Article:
clock menu more-arrow no yes mobile

Filed under:

Arizona basketball: The Wildcats' offense and the ASU loss

The loss to the ASU Sun Devils showed just how much the Wildcats miss Brandon Ashley, and just why UA might have lost its place in the short-list of title contenders.

Ralph Freso

Many things had to go wrong for the Arizona Wildcats to fall to ASU.

The 69-66 overtime loss needed Jermaine Marshall to tear apart Arizona throughout but also to hit three huge shots when it mattered. The Sun Devils needed UA's bench to go scoreless. Nick Johnson put up another poor-shooting night as well, and ASU also required a block on a final Arizona possession to hold on.

Arizona's not dead in the water and still mighty talented, but it's no longer a title contender unless one player or a few blossom. Great defense gets you nowhere without an offense. Whether that comes in Aaron Gordon, Rondae Hollis-Jefferson or Gabe York, it's the reality.

Re-examining the loss of Ashley

Ashley stretched the floor a tad, but he also was the one post player who could score on his own. And he did so in a variety of ways.

Perhaps the most glaring statistic after the poor shooting percentages is that Arizona beat ASU 18-5 on the offensive boards but could only muster five second-chance points to the Sun Devils' 3. Ashley made a living on offensive rebounds, and 27 percent of his total made shots at the rim came off the glass. He was 100 percent on those opportunities.

After Hollis-Jefferson, Ashley was the most effective at scoring at the rim -- the most efficient shot in basketball -- because he was able to make his own play. He was assisted on 48 percent of his shots at the rim, according to Gordon sits at 60 percent and Tarczewski is at 70 percent.

After York, Ashley was also he team's best three-point shooter at 37.9 percent, and after that duo, nobody on Arizona's roster shoots better than T.J. McConnell's 34.8 percent. Ashley was also the best two-point jump shooter on the team. At 42 percent, he's followed by McConnell's 41 percent and Nick Johnson's 37 percent before a large drop-off.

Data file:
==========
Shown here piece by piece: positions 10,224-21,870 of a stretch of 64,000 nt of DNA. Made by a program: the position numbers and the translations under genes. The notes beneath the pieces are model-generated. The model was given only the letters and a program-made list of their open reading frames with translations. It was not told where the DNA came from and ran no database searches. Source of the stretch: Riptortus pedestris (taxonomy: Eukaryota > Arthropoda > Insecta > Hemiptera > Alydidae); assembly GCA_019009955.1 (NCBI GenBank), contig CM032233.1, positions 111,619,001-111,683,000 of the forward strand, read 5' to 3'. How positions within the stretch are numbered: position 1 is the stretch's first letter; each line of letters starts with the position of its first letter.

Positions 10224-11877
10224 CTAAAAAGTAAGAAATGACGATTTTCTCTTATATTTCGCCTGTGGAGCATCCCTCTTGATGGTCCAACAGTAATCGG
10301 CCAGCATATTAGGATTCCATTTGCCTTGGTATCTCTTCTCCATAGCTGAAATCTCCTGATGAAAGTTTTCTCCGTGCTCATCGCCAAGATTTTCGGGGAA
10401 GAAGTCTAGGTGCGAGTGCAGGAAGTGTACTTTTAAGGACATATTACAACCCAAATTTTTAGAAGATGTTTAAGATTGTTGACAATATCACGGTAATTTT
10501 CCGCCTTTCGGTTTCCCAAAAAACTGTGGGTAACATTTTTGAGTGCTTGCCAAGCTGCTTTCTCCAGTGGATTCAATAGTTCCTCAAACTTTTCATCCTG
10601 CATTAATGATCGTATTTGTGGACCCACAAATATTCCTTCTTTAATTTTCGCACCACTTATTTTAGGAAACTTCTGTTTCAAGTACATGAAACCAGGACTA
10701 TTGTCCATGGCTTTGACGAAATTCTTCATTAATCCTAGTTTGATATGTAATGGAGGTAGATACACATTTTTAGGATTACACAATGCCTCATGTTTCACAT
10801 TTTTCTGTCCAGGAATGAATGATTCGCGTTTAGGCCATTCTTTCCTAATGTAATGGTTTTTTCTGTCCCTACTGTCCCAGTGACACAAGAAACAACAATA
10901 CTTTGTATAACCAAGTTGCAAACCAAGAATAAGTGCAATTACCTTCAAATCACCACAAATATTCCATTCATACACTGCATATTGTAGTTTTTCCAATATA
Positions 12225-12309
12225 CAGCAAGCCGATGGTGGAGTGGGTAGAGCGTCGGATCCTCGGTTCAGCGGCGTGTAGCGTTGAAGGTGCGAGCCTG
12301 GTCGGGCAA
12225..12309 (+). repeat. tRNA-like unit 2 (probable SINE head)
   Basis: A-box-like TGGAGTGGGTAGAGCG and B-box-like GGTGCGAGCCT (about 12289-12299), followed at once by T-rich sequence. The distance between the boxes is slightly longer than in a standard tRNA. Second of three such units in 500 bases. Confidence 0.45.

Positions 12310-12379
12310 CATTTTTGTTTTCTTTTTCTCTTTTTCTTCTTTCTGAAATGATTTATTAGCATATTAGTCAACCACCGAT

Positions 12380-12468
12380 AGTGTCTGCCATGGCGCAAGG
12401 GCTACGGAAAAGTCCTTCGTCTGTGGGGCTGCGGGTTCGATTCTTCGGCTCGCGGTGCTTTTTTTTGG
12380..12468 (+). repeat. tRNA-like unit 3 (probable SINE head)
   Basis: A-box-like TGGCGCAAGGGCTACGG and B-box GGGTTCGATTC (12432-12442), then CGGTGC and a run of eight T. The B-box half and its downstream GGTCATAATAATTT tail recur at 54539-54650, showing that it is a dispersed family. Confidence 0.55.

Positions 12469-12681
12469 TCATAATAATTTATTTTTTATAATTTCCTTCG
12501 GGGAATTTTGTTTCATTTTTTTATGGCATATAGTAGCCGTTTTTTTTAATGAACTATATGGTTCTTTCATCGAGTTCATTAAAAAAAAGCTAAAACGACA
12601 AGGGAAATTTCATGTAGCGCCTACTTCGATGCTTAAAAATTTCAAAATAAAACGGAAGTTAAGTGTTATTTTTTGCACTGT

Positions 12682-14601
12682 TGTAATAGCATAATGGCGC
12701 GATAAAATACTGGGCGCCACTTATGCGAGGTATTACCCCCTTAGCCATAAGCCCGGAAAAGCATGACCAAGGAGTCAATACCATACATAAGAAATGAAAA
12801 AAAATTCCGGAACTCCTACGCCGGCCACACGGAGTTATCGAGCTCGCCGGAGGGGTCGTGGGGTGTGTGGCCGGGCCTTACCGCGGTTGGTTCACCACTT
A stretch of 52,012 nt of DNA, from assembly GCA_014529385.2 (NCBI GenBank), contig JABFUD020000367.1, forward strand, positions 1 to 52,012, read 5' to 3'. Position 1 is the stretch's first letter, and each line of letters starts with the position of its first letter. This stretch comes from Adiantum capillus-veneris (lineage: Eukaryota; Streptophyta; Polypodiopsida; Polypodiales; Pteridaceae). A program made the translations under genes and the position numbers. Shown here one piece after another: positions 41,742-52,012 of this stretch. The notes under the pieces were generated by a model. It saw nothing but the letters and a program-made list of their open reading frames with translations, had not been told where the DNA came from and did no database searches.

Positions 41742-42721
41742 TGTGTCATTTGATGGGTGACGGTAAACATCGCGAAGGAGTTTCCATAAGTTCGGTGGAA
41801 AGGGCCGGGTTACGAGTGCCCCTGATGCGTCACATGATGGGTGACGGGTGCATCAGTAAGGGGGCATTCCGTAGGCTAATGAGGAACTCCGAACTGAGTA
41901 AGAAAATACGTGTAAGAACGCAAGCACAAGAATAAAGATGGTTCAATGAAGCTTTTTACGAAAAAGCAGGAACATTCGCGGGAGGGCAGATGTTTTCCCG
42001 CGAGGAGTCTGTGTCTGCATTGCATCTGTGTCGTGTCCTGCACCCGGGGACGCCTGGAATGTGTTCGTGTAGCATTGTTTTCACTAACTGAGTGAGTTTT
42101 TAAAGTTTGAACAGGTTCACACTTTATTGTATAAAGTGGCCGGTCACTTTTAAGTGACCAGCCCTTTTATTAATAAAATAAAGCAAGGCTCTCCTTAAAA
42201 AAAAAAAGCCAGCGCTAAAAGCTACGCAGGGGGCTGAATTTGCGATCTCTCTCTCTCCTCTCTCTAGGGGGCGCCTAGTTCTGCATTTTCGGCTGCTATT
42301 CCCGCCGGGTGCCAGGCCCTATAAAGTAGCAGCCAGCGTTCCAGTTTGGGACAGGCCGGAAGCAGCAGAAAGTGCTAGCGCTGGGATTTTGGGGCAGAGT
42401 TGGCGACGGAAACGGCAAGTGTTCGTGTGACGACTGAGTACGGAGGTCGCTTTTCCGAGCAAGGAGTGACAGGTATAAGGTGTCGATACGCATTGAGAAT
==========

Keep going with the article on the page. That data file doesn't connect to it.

Simply put, Ashley impacted the game in more ways than his shooting, but that shooting also opened up a lot of his game.

Ashley didn't need low-post touches. He could catch the ball on the wing or at the high post to make a few dribble moves en route to the bucket, something neither Gordon nor Tarczewski can do. And while Hollis-Jefferson and Gordon can drive to the hoop as well, it's not as easy without a jumper.

Why is the offense broken?

Here was about the only good thing ASU forward Eric Jacobsen brought to the game -- he played 18 minutes and failed to record a statistic other than a turnover and two fouls.

Jacobsen had to defend Aaron Gordon, and at one point, he picked up a charge as the UA forward dribbled into the thick of the paint from the left wing. How'd he stay in front of the more-athletic Gordon? As Gordon drove from near the three-point line, Jacobsen just had to sit and wait for him eight feet from the rim. The play revealed just how much Gordon's lack of a jumper hurts him.

Because Gordon's defender, not to mention Rondae Hollis-Jefferson's, can sink in, Tarczewski's post presence is no longer an obvious advantage for the Wildcats.

McConnell had six turnovers on the day, but most of them came on either post-entry passes or interior passes. The entry passes are usually open ones, but with ASU sinking in, there was generally a second defender on Tarczewski's back coming from the weak side. Tarczewski showed his value with maybe his best game yet, but Arizona can't easily get him the ball in the low-post at this point.

Simply put, shooters are still for hire.

York and Elliott Pitts didn't give enough with the opportunity given, but they'll certainly have their shots to get more comfortable as the Wildcats move through the Pac-12 schedule. Johnson's wrist could still be an issue, and if it's just a shooting slump, well, he'll have to get out of it if Arizona wants to make a legitimate run.

McConnell might be forced to look for his jump shot more, but that risks taking away what made him so good early on.

Gordon and Hollis-Jefferson won't learn to shoot overnight, but they can develop some regular mid-range move to at least keep defenses honest.


The foul issues might represent Arizona's shooting abilities in general, and the problem that was identified in the preseason has become more true since the loss of Ashley. Miller doesn't have a lot to work with in terms of shooting, but he does have some unique skill-sets that he'll have to get creative with. If not, expect some more ugly games like that against ASU, especially come the postseason.